St Philip Benizi

first canonized saint of the Order of Servites (entered heaven on August 22, 1285)

Dear Nicki,

I think you have set yourself a false dilemma.  Just because you think you may have a vocation to the consecrated life doesn’t mean you should lay off your intellectual formation.  As long as you are discerning your vocation ACTIVELY (not just sitting around thinking about it and getting all kinds of worthless advice from your friends while you drink cappuccino at the Coffee House into the wee hours of the morning), you still ought to fulfill the duties of your state in life, which is the first field of God’s will for you.  Then, when the time comes to step into a postulency or candidacy program, you will know that you have faithfully fulfilled all that he was wanting you to achieve before your taking on the adventure of consecration. Today’s saint is a good example of this.

Philip was a noble Florentine by birth, at a time (the thirteenth century) when Florence was one of the wealthiest and most influential centers of Europe (or at least when it was well along the way to its future greatness).  He was a naturally brilliant fellow (something he shares with you) and by the time he was 19 he had already won doctorate degrees in medicine and philosophy in two of Europe’s oldest and greatest universities: Padua and Paris.  He took up the practice of medicine, but after a little while he was privileged with a vision of the Blessed Virgin Mary, after which he decided to follow God’s call and join the Servite Order, a religious order dedicated to the Blessed Virgin Mary and founded only a few years prior.  At first he tried to cover up his great learning and live as a simple Servite brother. But his spiritual director talked sense to him, and convinced him to put all the talents and education that Providence had awarded him at the service of the order’s mission. He was subsequently ordained a priest and given, successively, the tasks of novice instructor, friary prior, and, eventually, General Superior of the order.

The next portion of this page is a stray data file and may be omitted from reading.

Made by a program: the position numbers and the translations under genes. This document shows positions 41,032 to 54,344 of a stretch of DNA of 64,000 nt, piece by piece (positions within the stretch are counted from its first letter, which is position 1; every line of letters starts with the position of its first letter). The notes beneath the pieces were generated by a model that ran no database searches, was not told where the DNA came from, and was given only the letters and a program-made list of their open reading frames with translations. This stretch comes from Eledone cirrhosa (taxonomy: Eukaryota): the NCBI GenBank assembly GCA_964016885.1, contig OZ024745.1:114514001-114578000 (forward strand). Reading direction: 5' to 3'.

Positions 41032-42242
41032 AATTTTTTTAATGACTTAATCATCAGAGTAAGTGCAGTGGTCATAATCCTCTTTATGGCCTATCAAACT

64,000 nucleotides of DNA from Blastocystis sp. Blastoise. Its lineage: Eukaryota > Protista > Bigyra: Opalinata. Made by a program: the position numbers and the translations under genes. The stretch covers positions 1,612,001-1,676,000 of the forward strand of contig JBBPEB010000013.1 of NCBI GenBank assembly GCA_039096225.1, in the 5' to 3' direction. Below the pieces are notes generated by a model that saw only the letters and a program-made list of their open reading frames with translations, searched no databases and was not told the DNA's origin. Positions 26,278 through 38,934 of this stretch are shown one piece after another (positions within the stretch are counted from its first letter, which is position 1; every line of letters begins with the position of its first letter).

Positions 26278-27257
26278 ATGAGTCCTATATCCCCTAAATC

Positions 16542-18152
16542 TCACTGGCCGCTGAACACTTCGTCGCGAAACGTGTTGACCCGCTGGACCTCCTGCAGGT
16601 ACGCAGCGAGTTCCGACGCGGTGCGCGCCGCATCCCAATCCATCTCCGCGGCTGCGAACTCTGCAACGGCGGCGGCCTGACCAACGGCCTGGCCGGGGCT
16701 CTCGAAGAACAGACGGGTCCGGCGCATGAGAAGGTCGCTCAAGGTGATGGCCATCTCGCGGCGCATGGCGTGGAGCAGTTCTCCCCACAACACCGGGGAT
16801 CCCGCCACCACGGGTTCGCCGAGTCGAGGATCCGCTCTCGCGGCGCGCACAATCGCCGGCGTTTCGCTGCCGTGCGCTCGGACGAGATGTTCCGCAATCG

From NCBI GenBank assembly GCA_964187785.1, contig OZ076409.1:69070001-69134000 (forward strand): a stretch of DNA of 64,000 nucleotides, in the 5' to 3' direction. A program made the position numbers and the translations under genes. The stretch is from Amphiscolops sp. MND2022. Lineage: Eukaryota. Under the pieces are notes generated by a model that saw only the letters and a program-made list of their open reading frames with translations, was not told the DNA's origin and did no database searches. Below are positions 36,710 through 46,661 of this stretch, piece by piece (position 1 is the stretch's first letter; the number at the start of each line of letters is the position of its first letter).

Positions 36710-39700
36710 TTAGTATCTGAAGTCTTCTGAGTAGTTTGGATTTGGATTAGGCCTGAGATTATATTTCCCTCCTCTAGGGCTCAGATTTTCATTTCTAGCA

In addition to codifying the Servite rule, defending it from dissolution in the wake of the Council of Lyons, co-founding the Third Order, collaborating with various future saints, acting as a peacemaker between popes and emperors (for this he was once heckled and then physically attacked during a sermon – he turned the other cheek and his example of humility converted the onlooker Peregrine Laziosi, another future Servite saint) and Guelphs and Ghibellines, and strewing miracles wherever he preached (once he met a leper along the road; when he gave the leper his cloak, the man was immediately healed of his leprosy), he (and this is perhaps the biggest miracle of all) kept his deep humility intact.  So much so, in fact, that when it was rumored that the Conclave was considering him as a possible next pope, he withdrew into hiding in a mountain cave until someone else had been chosen.

I think you get my point, don’t you?  Wherever God is calling you, he will want you to make the best use of the talents he has given you (that’s why he gave them to you), so you need to keep cultivating them responsibly, even while you search actively and conscientiously for the path he would have you follow.

Your loving uncle, Eddy

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